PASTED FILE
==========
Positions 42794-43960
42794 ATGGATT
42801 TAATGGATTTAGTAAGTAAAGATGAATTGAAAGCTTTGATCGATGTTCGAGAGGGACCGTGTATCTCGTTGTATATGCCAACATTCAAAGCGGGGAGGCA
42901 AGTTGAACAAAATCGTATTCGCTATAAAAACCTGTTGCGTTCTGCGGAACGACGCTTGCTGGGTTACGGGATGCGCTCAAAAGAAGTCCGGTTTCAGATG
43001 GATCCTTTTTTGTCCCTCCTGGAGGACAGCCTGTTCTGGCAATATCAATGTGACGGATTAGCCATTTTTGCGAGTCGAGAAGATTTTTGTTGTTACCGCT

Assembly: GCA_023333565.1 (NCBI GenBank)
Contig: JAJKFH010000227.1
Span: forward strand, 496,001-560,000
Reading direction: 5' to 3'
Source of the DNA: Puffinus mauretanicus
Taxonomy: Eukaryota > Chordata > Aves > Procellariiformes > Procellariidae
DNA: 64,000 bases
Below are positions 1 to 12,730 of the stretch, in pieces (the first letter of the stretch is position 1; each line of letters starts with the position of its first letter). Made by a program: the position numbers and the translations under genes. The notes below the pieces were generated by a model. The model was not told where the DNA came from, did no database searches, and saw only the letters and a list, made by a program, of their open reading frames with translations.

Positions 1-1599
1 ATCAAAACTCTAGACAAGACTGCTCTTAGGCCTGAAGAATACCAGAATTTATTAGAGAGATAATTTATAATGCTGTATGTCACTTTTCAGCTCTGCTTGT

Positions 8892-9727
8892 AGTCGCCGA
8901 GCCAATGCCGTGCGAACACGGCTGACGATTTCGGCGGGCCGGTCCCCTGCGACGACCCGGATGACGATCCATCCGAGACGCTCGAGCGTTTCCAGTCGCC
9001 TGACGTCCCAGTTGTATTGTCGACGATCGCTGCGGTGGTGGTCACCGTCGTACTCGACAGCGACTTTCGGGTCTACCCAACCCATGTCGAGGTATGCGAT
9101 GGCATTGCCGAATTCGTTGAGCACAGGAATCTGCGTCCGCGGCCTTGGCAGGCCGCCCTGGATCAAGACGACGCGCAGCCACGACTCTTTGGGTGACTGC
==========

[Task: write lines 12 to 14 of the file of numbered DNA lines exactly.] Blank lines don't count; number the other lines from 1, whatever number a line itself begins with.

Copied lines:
DNA: 64,000 bases
Below are positions 1 to 12,730 of the stretch, in pieces (the first letter of the stretch is position 1; each line of letters starts with the position of its first letter). Made by a program: the position numbers and the translations under genes. The notes below the pieces were generated by a model. The model was not told where the DNA came from, did no database searches, and saw only the letters and a list, made by a program, of their open reading frames with translations.

Positions 1-1599